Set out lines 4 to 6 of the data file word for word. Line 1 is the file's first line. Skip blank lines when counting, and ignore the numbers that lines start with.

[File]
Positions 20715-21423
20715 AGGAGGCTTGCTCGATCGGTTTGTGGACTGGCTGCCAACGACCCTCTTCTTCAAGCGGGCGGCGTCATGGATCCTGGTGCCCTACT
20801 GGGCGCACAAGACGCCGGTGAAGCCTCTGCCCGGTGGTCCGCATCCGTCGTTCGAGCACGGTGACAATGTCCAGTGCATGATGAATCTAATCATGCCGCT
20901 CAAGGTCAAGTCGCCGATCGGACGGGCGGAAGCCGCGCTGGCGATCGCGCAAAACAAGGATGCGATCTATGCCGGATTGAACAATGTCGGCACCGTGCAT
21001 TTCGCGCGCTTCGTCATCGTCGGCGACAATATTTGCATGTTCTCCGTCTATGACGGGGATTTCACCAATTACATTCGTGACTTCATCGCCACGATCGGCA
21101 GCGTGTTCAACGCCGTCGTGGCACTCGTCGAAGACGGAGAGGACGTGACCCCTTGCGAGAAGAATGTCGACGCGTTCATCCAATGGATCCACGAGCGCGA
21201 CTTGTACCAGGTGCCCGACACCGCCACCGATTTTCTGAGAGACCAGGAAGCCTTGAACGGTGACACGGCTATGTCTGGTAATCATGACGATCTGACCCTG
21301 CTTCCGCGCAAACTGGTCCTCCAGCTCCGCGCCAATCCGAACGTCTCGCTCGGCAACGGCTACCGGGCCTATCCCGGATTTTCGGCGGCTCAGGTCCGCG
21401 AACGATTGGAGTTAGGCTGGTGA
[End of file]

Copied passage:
20901 CAAGGTCAAGTCGCCGATCGGACGGGCGGAAGCCGCGCTGGCGATCGCGCAAAACAAGGATGCGATCTATGCCGGATTGAACAATGTCGGCACCGTGCAT
21001 TTCGCGCGCTTCGTCATCGTCGGCGACAATATTTGCATGTTCTCCGTCTATGACGGGGATTTCACCAATTACATTCGTGACTTCATCGCCACGATCGGCA
21101 GCGTGTTCAACGCCGTCGTGGCACTCGTCGAAGACGGAGAGGACGTGACCCCTTGCGAGAAGAATGTCGACGCGTTCATCCAATGGATCCACGAGCGCGA